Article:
Stressed out? The three best yogic methods to calm down

It’s a paradox: In contrast to the life of our grandparents, our everyday life has become a lot easier, supported by modern technology that simplifies and accelerates many processes. However, this acceleration has also somehow taken on a life of its own – at least that’s how it feels for many of us. While it used to be perfectly normal not to get an immediate response to a request, today we have the pressure to respond to emails as quickly as possible. Even in our private lives, we often get a half-worried, half-annoyed “are you okay?” when WhatsApp messages aren’t answered within a certain period of time.

It is not least this constant accessibility, this expectation that everything has to happen very quickly, that illnesses such as burnout are spreading. Stress seems to have become a widespread disease, and stress-related symptoms such as tension are almost normal.

But even if some people proudly display their stress in order to appear particularly productive and important: stress is not glamorous. In the long run, it can even make you sick.

Yoga is a wonderful way to relieve stress. After a hectic day, it’s a great way to unwind and find yourself again a little more.

Here are my three favorite yogic methods against stress.


Do you know that feeling: an important meeting or presentation is coming up, you are under time and performance pressure, you feel nervous – and suddenly you notice how shallow your breathing has become? The fact that our breathing speeds up in stressful situations is quite normal, but it is not a one-way street. Just as our sensation can influence our breath, so can our breath influence our sensation. If we consciously breathe slowly and deeply in a hectic situation, we signal to our brain: Everything is under control. No need to worry. You are safe.

Taking a few moments to breathe deeply in and out, paying attention to the movements of the abdominal wall and chest, can already help well. If you want to go a little further, you can practice yogic alternate nostril breathing.

Here’s how:

  • Find a relaxed but upright position
  • Rest your left hand on your left thigh. Bring the tips of the index and ring fingers of your right hand to the base of your right thumb.
  • Close the right nostril with the thumb of your right hand. Inhale on the left for four seconds.
  • Then close the left nostril with the ring finger as well. Hold the breath for sixteen seconds.
  • Open the right nostril, keeping the left one closed. Exhale through the right nostril for eight seconds.
  • Then breathe in again on the right for four seconds.
  • Close the right nostril so that both nostrils are closed again, and hold the air for sixteen seconds.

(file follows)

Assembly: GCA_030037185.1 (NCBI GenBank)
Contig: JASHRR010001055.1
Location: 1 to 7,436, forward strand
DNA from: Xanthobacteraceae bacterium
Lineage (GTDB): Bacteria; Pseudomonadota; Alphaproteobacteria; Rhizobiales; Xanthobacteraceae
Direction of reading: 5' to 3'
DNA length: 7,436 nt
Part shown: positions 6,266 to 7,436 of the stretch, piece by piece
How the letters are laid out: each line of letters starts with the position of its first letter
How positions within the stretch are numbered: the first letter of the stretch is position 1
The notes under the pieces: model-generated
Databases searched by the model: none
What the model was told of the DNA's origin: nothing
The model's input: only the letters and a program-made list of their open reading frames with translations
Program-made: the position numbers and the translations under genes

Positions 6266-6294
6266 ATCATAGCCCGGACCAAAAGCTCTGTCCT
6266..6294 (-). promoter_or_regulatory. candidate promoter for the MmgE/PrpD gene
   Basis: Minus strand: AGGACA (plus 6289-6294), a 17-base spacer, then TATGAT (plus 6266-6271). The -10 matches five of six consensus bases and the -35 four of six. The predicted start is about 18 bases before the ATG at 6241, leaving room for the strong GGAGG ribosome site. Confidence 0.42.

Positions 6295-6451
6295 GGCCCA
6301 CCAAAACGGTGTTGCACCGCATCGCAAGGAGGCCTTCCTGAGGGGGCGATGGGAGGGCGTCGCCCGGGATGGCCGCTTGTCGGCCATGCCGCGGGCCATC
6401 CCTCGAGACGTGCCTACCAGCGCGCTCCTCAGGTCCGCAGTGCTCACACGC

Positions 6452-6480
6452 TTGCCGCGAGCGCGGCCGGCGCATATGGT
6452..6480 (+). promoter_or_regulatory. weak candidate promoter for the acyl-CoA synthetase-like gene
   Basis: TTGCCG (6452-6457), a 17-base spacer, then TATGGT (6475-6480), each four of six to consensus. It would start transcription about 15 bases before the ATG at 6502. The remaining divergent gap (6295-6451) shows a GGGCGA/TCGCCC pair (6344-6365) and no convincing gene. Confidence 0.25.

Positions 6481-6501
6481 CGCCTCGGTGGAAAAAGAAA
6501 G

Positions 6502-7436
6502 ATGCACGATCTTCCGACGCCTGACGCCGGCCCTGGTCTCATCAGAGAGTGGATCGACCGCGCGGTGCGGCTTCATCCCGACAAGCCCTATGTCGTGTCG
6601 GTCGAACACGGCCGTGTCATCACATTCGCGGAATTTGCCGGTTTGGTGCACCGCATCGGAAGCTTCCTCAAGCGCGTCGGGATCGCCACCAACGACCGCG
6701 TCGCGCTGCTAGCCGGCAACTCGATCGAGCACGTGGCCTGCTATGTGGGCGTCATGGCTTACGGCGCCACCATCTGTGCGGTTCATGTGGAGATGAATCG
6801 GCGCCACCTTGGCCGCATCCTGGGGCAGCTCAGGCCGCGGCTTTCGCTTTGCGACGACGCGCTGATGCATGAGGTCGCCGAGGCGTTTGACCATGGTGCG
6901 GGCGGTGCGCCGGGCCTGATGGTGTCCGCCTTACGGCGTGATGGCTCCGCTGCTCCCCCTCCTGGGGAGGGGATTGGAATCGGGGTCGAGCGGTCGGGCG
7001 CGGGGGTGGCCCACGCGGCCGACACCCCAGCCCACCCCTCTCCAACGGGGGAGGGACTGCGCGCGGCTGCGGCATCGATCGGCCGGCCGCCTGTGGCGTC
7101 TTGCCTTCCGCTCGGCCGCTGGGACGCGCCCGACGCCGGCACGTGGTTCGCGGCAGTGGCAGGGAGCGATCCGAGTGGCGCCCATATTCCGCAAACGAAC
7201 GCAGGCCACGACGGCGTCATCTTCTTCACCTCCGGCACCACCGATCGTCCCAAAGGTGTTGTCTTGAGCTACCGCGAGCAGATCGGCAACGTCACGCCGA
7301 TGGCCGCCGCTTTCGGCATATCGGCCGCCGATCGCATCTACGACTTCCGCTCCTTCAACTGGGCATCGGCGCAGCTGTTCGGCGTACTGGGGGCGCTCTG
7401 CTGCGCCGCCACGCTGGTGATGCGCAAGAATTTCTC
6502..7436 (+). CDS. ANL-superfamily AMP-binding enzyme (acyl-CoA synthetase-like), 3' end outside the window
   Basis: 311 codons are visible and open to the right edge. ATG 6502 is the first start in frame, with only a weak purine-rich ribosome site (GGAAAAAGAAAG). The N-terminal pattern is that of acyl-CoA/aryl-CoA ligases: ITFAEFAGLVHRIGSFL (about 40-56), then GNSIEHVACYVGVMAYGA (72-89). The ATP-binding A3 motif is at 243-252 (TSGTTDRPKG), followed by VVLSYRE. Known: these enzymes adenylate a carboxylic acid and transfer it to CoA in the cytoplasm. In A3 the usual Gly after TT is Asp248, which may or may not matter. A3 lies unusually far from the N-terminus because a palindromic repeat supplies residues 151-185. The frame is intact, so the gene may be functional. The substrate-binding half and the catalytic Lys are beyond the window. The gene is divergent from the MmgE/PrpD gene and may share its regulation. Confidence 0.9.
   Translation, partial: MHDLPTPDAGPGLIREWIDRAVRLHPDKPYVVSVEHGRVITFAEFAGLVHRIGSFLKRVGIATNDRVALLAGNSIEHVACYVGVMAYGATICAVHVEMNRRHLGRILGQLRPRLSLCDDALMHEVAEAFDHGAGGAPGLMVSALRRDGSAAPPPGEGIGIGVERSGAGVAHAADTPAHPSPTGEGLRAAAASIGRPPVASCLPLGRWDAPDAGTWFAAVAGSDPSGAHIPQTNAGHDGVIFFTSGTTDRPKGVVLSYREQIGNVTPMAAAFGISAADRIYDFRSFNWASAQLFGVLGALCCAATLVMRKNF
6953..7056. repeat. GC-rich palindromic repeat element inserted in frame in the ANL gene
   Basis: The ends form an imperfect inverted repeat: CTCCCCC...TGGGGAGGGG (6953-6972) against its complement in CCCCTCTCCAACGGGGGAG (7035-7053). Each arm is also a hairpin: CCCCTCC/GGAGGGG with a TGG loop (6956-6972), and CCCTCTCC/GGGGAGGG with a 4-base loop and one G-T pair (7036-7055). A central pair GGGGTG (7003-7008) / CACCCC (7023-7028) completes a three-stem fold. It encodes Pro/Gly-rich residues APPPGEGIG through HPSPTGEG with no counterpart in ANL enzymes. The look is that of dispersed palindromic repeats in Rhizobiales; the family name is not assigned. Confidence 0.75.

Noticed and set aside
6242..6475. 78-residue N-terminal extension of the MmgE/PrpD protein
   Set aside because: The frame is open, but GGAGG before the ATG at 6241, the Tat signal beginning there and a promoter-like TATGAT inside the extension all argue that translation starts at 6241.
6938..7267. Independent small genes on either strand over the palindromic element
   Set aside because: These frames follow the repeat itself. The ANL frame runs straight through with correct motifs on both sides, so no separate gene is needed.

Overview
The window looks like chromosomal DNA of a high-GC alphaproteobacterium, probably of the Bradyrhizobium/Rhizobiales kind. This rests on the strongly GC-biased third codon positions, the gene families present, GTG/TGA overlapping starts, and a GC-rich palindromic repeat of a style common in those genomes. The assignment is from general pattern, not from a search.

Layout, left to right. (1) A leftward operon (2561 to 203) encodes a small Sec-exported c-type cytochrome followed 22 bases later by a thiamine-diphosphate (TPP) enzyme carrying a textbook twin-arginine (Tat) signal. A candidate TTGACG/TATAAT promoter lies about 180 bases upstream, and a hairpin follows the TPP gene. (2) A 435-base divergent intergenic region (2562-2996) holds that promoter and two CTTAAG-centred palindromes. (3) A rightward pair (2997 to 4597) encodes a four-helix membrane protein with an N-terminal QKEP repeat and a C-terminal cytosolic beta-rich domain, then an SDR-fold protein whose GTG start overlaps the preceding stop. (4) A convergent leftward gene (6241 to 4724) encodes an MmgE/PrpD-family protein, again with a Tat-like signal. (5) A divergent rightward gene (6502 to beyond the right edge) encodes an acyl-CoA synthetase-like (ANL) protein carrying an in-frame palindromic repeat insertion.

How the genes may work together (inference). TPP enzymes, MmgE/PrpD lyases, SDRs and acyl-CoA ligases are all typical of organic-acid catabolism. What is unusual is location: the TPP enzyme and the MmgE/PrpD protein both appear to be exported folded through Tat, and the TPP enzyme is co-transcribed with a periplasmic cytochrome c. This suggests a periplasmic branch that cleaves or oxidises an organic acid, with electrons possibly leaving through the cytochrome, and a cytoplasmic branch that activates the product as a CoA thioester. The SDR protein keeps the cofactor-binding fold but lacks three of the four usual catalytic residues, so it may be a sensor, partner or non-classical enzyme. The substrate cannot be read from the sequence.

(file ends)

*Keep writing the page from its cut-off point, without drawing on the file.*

• Open the right nostril, keep the left one closed. Breathe out through the right nostril for eight seconds.
  • Then inhale again on the right for four seconds.
  • Close the right nostril so that both nostrils are closed again, and hold the breath for sixteen seconds.
  • Open the left nostril, keeping the right one closed. Exhale through the left nostril for eight seconds.
  • This completes one round. Begin a new cycle by breathing in through the left nostril. Repeat as many times as you like, ending the exercise with the exhalation through the left nostril. Then reflect for a moment.


Our brain means well with us. It warns us when we are potentially in danger to keep us safe. In the past, this was necessary for survival to escape saber-toothed tigers. Nowadays, “threats” tend to come in the form of demanding bosses, interpersonal conflicts, or difficult situations. Sometimes we can’t really distinguish whether our situation is really that bad at the moment.

By means of meditation you “train” your brain. Practiced regularly, it gives us the ability to recognize when our thought carousel is getting out of control again and also the ability to collect ourselves better in such a situation.

If you are particularly stressed, you will probably find it rather difficult to sit quietly and meditate for several minutes. Therefore, make meditation a habit when you’re feeling well so that you’re prepared for emergencies.

Relaxing yoga exercises

Whether your stress manifests itself in fatigue or restlessness, there are yoga asanas that will help either way!

Forward Folds: The seated forward fold in particular has a calming effect on our autonomic nervous system. If your hamstrings are so shortened that you can’t hold the forward fold comfortably, make a yin posture out of it by building a small tower out of pillows or a bolster in front of you to rest your head or upper body on. It doesn’t matter how deep you can sink into the asana.

Sun Salutations: actually, sun salutations are meant to get us going rather than bring us down when we are stressed. However, if you feel a strong inner turmoil, it can be very helpful to move in tune with your breath, especially if you do it consciously and slowly. So connect the poses of Sun Salutation with your breath. Make sure your breath is deep and try not to get out of breath. Feel free to insert an intermediate breath once in a while, for example in downward looking dog.

Child’s pose: Take up this yoga pose when you feel like everything is getting too much for you and you’re in over your head. If it doesn’t feel good for you to rest your head on the mat, let your upper body and one temple rest on a bolster or large pillow.

Folding forward and child’s pose are also good poses for sleeping peacefully afterwards – an important factor in preventing and reducing stress. Feel free to combine all methods in whatever way feels best for you.

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